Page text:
Mundaun Review Pencil Hell Portal
The good horror games are reinforced by the atmosphere. Graphics do not have to be upscale, but they must be suggestive, you know? Mundane, in terms of atmosphere, is a resounding success. It is a sketchbook full of nightmares that comes alive, a series of detailed pencil drawings that come out of the page and start scratching at your door. Yet, as disturbing as this game is, I struggled to stay addicted. It turns out that the rhythm is also an essential element of a good history of horror.
You play a young man investigating the death of his grandfather. The whole game takes place in a small alpine valley sleeping, full of terrible mysteries. Questions about his death arise immediately, as well as a crowd of strange characters and horrible appearances. How did it happen? Who was involved? What will happen to you if you keep digging deeper? Your character keeps his own sketchbook, which fills with magnificent and disturbing details as you progress. When the story advance, it’s great! These are the intermediate phases that will put your patience to the test.
Here’s where this rhythm problem comes into play. If you spend too much time doing long walks between the same four buildings, it’s hard to maintain the frightening tension. Mundane is beautiful and horrible, but much of this ephemeral accumulation is evacuated by the hours you spend looking for clues. Maybe your own mileage will vary. Maybe the graphite trait drawing will suck you more efficiently or that the crusade atmosphere will help maintain your immersion. My experience was as uneven as the ground. The ritual profanation and the fabulous nightmares are accompanied by vast expanses of sinister silence. Twisted mirrors reflecting the decomposed flesh came only after 45 minutes of clicking on all surfaces within range, browsing my inventory to see which random object would advance the plot. All this has stopped seeming scary, after a while.
What is a shame because the atmosphere in question is downright sinister. When music goes up, the camera is slowly zoomed and raw images start to vibrate of life? It’s a high-level creeping terror, right there. Just plug in for a while to get there, that’s all. Maybe I’m just bad, but the old adventure game formula Object + Obstacle = Progress has never clicked for me. This requires methodical patience that puts my brain tight. This could have something to do with my deep frustration playing in Mundane.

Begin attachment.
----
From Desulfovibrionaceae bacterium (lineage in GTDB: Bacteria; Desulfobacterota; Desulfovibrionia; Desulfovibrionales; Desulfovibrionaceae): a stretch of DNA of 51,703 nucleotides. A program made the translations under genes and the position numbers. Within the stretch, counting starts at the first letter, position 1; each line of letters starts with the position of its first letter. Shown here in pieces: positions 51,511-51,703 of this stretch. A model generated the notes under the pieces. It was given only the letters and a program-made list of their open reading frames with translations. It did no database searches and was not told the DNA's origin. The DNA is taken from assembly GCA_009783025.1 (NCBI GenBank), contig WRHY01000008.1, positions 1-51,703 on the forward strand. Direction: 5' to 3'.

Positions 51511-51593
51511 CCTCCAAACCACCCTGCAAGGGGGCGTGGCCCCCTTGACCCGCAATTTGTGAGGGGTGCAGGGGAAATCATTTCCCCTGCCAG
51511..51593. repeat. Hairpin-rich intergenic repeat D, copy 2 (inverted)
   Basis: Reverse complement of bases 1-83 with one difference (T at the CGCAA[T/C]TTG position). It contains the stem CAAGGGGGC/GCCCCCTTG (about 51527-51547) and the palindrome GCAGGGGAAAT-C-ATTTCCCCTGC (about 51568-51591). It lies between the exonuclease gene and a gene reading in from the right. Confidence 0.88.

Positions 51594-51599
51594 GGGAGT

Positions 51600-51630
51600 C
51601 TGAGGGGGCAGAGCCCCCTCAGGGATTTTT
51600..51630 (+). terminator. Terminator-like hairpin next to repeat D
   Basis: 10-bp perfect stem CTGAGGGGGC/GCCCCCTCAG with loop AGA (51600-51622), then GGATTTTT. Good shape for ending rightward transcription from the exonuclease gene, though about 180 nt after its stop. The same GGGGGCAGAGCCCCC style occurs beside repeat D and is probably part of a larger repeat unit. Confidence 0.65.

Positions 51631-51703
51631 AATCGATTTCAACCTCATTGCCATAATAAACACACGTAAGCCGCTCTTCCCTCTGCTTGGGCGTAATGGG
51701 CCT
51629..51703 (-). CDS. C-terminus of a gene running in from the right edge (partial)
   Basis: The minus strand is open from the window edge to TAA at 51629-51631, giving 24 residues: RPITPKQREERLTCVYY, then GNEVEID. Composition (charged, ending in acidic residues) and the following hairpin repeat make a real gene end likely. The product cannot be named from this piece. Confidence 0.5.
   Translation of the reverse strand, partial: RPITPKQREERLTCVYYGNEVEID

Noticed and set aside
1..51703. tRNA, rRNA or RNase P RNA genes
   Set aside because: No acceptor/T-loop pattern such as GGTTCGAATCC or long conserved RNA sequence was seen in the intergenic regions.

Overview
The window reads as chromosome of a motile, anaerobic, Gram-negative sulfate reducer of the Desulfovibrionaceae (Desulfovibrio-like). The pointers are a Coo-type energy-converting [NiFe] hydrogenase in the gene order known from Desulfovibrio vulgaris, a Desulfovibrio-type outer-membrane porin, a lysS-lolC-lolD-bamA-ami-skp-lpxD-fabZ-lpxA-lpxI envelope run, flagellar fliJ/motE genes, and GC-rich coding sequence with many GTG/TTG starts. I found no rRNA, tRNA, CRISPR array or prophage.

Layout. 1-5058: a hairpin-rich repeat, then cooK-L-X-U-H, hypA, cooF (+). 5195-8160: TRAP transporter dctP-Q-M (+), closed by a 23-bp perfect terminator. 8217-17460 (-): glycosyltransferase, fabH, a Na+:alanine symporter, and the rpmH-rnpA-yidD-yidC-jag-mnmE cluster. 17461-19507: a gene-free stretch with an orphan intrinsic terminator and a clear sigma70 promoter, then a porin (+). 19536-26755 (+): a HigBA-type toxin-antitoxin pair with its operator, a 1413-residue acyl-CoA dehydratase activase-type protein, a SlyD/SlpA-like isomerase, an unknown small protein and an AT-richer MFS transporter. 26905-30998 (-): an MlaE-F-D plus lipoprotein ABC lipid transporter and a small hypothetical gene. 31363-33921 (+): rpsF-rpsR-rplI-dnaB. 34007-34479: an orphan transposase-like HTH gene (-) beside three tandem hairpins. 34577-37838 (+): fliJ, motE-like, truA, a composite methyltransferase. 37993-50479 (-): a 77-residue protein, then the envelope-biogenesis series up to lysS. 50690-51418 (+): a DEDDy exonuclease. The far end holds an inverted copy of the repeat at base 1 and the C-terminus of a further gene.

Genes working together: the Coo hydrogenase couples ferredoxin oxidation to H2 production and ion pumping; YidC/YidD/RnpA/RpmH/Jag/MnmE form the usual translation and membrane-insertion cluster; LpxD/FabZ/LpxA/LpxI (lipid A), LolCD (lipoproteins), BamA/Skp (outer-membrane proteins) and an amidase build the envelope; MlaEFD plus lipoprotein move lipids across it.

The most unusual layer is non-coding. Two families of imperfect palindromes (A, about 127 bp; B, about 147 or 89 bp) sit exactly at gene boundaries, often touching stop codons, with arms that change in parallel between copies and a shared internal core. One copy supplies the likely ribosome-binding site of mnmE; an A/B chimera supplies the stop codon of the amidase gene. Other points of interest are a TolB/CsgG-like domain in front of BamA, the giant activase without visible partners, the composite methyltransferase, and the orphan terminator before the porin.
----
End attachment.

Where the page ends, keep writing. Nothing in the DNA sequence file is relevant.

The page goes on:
My most huge roadblock came to the beginning of the game. There was a locked door that I had to open. But the keys I discovered have all open other less interesting doors. What should I do? Fortunately, after just two hours of wandering on the same four paths, I fell on the solution. Establish visual contact with a stranger away on a neighboring hill! They were kind enough to send me the index that allowed me to progress. After that, I went to the races, so to speak. This happens with some regularity. What I mean is to show a lot of patience when preparing this disaster expedition in the mountains.
These problems are not a joke, but they are buried in a beautiful package. Each texture has been hand drawn, with a pencil not less, before being imported into the game. Each Eldritch wall, each of the monsters and all the background details were all concocted in a real sketchbook. The result is a small strange world, which seems quite authentic. It is a real portal to the Swiss Alps, filtered through the sincere lens of the nostalgia of childhood and deeply rooted fears. It is the terror of the side look, the allusion to what will happen, the promise of graphite and coal of suffering and pain. A simple line drawing can tell a terrifying story, and Mundane uses it wisely.
It all depends on the type of atmosphere you are looking for. Do you want your Eldritch horror to go into the pipe at a measured and prudent pace? Or are you engaged for something more frantic, more relentless? I have always assumed that my appetite for the horror was hesitant, but it turns out that I can be relaxed too slowly. Who knew? If you do not mind being patient, however, Mundane may agree. Hand-drawn graphics are beautiful but disturbing, the construction of the world is cooked in all surfaces and lonely horror atmosphere reaches great moments. If you do not mind long walks through the mountains, there is a fascinating story here, which is only waiting to be told.